PCD News Summary for November 9, 2017
Notice to News Media – PCD Release Time and Embargo Policy:
CDC’s News Media Branch releases to reporters the PCD media packet every Tuesday afternoon between 12 and 2 pm.
Embargoed until Thursday, November 9, at 12:00 PM ET
Risk of Diabetes Mellitus Among Medicaid Beneficiaries in Hawaii
Diabetes prevalence in Hawaii was significantly higher among the Medicaid population than among the non-Medicaid population. Researchers examined 2013 through 2015 data from the Hawaii Behavioral Risk Factor Surveillance System. They found that the Hawaiian Medicaid population was younger, was less educated, had more health impairments, was more likely to be obese, and was more likely to be of Native Hawaiian/Other Pacific Islander (NH/OPI) descent than the non-Medicaid population. This study was the first to compare the adult Medicaid and adult non-Medicaid populations in Hawaii on demographic characteristics and association with diabetes after the Medicaid question was added.
Neighborhood Resources to Support Healthy Diets and Physical Activity Among U.S. Military Veterans
Nearly 90 percent of U.S. military veterans live in areas where access to healthy, affordable food options and to places to engage in recreational physical activity are less available than for the average U.S. adult. Researchers used American Community Survey data to determine the percentage of military veterans among the adult population in all continental U.S. census tracts in 2013, and then used proprietary data to construct measures of availability of food and recreational venues per census tract. They found that compared to areas with low concentrations of veterans, areas with high concentrations of veterans had less access to supermarkets, grocery stores, convenience stores, fast food restaurants, fitness facilities, and nearby parks. This relationship was true in both metropolitan and nonmetropolitan areas.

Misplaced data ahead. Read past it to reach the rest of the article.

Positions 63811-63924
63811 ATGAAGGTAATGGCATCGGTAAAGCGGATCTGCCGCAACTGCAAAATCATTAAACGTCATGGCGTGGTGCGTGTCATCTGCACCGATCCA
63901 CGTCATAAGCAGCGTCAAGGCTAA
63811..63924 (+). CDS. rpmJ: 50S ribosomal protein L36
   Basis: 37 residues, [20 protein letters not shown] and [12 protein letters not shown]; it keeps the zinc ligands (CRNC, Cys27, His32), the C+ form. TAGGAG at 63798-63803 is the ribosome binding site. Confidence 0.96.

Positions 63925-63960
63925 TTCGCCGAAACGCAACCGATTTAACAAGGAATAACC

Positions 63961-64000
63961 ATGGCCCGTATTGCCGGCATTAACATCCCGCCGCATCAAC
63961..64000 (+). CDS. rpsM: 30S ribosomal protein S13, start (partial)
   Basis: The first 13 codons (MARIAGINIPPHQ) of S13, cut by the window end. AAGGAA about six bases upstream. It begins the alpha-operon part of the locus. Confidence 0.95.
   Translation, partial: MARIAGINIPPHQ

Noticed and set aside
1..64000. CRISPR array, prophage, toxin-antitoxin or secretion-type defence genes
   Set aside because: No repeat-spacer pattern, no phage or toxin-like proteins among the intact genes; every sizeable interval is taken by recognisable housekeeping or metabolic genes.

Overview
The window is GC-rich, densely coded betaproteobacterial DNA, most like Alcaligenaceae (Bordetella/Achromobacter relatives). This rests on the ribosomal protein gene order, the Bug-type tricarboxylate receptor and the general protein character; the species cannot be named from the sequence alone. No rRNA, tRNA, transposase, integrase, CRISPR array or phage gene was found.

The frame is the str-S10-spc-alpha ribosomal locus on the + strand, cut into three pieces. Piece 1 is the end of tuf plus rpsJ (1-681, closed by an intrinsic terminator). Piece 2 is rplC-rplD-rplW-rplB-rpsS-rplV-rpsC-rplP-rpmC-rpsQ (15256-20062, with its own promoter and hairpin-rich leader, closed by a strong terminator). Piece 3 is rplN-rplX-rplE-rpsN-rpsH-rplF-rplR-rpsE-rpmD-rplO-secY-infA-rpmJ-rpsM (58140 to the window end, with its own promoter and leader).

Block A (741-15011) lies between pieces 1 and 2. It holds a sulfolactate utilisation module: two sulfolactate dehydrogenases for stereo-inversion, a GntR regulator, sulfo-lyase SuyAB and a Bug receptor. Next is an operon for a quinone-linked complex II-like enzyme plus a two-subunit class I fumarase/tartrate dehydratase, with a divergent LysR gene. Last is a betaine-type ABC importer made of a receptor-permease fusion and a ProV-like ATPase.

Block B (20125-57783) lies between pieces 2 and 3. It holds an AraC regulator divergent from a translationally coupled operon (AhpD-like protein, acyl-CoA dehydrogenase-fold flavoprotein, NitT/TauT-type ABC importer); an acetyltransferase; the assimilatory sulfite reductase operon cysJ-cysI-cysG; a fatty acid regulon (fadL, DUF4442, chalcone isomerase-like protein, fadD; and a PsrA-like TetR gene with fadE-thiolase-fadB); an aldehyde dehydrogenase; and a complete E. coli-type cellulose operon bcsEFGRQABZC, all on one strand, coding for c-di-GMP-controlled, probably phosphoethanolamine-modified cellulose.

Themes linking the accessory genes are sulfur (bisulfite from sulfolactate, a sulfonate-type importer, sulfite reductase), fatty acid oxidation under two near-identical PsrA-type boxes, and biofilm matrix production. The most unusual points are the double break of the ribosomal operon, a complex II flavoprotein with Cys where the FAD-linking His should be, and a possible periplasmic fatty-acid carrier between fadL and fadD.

Maternal Obesity, Gestational Weight Gain, and Asthma in Offspring
Extreme-low or extreme-high weight gain during pregnancy and maternal obesity are risk factors for early childhood asthma. Researchers used data from the Early Childhood Longitudinal Study–Birth Cohort (a nationally representative sample of children followed from birth in 2001 through age 4 years) to study the relationship between childhood asthma, maternal obesity, and gestational weight gain. They found that compared with children of normal-weight mothers, children of obese mothers had an increased risk of asthma by age 4 years, and that children born to overweight mothers had a similar risk. Extreme-low weight gain and extreme-high weight gain were also associated with increased risk of asthma.
Food Insecurity and Cardiometabolic Risk Factors in Adolescents
Food insecurity in adolescents may serve as an important precursor to poor cardiometabolic health. Researchers evaluated the association between food insecurity and several cardiometabolic risk factors by using data collected from the Youth Risk Behavior Survey at the state and city levels. This included a survey of nearly 500,000 adolescents. Of the sample studied, 12.8 percent reported being food insecure. Food-insecure adolescents had more than a twofold increased odds of not eating breakfast on all 7 days, a 60 percent increased odds of reporting less than 8 hours per day of sleep, a 65 percent increased odds of reporting current cigarette smoking, and a 65 percent increased odds of current alcohol consumption, compared with food-secure adolescents.
Note: Not all articles published in PCD represent work done at CDC. In your stories, please clarify whether a study was conducted by CDC (“a CDC study”) or by another institution (“a study published by CDC”). The opinions expressed by authors contributing to PCD do not necessarily reflect the opinions of CDC or the institutions with which the authors are affiliated. PCD requests that, when possible, you include a live link to the article in your stories.
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